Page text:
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Confessions of a Freelancer

Updated on July 28, 2013

Sometimes I envy people with steady jobs.

They go to familiar cubicles, surrounded by pictures of their loved ones, and sip coffee out of their favorite mugs. They don’t have to stress about where their next gig is going to come from. They can simply focus on the job at hand. There is a clear demarcation between work and home. And the weekends are for them to explore.

Every month there is a pay cheque waiting for you in a white envelope, sometimes brown.  You can “afford” to notice its color.

I interviewed for a gig today, but I don’t think it went well. It’s not always easy finding work when you are freelancing.

I reached the office barely two minutes before, fixed my hair, pursed my lips and stepped in.  Only to be confronted by my client who by looking at his room and his toy collection was what I call a Man-child.

He knew exactly what he wanted and every time I tried giving him an idea, he either spaced out marveling at his toy collection or played with his ipad. He expected me to take his brief with zero contribution from my side and come up with a layout for him.

That was acceptable. But what really took the cake was this: just as I was about to talk of my remuneration, he rushed me out. He claimed to have another appointment. He added that he wanted to test me first: “let’s see your samples and we’ll discuss your compensation based on your competence.”

That’s the danger with freelancing. You run the risk of putting your ideas out there, getting robbed and never seeing a penny at the end of the day.  But one has to try and be optimistic, block out all that negative traffic from one’s mind that could so easily get you in a jam. 

As I headed back home, the day didn’t get any better. My rickshaw cocked and I stood on the street trying to get another. Minutes later I decided to just walk home.

Then there was an urge to have some coconut milk and I decided to answer it.  The only chance of finding a coconut vendor was a five-minute walk to the beach.

It doesn’t always help that the beach is mostly crowded here in Mumbai. Amongst the hoards of people around sometimes your loneliness gets amplified. Then a woofing three-legged dog passes by. He doesn’t feel he’s any different just because he’s missing a limb.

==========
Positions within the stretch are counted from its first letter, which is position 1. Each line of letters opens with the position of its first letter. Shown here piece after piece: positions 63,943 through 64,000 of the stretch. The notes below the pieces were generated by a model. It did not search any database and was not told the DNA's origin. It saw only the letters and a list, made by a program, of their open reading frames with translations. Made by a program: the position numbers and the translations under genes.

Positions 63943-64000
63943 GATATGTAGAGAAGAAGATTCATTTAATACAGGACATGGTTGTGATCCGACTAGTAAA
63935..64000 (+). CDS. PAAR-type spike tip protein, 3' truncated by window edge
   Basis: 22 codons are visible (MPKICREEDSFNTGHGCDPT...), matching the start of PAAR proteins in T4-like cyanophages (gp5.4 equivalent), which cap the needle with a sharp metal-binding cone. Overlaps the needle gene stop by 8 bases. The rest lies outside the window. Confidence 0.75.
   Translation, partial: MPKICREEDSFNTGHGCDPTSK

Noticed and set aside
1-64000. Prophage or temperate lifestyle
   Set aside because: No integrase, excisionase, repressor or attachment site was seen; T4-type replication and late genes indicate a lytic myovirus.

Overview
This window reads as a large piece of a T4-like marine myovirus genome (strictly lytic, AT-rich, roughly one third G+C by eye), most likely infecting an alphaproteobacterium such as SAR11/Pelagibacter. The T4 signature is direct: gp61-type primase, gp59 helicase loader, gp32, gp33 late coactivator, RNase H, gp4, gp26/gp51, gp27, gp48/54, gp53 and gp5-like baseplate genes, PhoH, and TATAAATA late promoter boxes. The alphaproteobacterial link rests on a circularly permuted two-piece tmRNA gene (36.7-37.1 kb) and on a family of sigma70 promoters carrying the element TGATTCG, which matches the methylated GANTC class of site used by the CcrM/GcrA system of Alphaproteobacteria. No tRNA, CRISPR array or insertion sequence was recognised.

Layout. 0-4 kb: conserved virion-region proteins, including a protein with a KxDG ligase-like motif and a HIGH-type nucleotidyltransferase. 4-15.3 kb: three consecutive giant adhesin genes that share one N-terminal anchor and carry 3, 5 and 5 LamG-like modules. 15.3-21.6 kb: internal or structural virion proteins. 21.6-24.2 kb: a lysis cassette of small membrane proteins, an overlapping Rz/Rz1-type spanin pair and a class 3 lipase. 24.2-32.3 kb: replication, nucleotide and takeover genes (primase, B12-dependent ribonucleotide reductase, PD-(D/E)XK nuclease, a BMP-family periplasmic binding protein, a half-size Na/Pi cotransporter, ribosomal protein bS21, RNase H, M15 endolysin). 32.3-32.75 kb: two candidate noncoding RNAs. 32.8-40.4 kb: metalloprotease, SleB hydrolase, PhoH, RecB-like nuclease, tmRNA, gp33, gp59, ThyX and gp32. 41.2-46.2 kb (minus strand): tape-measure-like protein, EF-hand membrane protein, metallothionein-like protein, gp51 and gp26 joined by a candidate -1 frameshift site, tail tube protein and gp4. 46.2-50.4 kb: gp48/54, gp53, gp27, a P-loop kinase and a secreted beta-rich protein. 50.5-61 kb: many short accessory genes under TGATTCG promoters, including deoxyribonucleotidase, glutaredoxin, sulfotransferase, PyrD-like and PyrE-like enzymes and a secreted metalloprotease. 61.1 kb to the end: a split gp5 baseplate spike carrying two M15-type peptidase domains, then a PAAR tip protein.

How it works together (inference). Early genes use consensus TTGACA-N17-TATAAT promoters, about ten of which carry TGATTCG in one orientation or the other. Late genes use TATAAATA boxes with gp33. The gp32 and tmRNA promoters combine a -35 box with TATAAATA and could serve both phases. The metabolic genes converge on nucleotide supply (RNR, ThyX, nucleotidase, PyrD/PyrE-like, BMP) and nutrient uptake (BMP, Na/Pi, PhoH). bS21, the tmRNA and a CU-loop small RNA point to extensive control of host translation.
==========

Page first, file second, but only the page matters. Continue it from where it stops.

One look at the vast sea before you and you realize there’s a lot to be thankful for. You have the air in your lungs and a beautiful sunset. So what if it’s against a polluted skyline, it’s still beautiful.

The realization, that I can mould my life any way I want. Just that possibility, just knowing it, is enough to set you free. Free to be a slave to a day job or free to go on another freelancing adventure. 



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    • Rfordin profile image

      Rfordin 5 years ago from Florida

      Hey Sweet,

      I enjoyed your confessions of a day in the life of a freelancer. I'm not a "true" freelancer as I do other things to make an income BUT I aspire to be able to call myself a freelancer one day. Although looking at the trials you took on up there I'm not so sure I have the endurance to see it through. Thanks for sharing.


    • sweetzara profile image

      Zara Rasul 6 years ago from Mumbai, India

      Hi PegCole17

      Thanks for your kind words. I have noticed that freelancers sometimes envy people with steady jobs and income while people with jobs envy the freedoms that freelancers enjoy. I guess it may be a case of grass being greener on the other side. However, the most important things is the enjoy what you do. The worst is being suck in a job or assignment you don't like working on.

    • PegCole17 profile image

      Peg Cole 6 years ago from Dallas, Texas

      Hello sweetzara,

      It is difficult to continue looking for new assignments as a freelancer as you described so well in your hub. And yet there is that wonderful freedom to take only the jobs that really appeal to you. Having a cubicle (or office) is not nearly as free or fun, yet the security of a steady job does have its reward. A walk to the beach for a coconut - now, that may make up for the uncertainty. Nicely written hub.

    • sweetzara profile image

      Zara Rasul 6 years ago from Mumbai, India

      Thanks you Maralexa,

      I've been on HubPages for only about a week and it's really fun writing and putting things out there. Especially things that bother me. I have heard similar experiences in the freelancing world from many of my friends. It's crazy. Thanks for reading my hub and look forwards to reading yours.

    • Maralexa profile image

      Marilyn Alexander 6 years ago from Vancouver, Canada and San Jose del Cabo, Mexico

      Welcome to HubPages. And what a great article. I can really relate! You made your interviewer such a typical character. What a waste of your time. Or, maybe not. I guess you could put together a "package" you could leave behind when prospective clients want all for nothing. Thanks again, I really enjoyed your hub.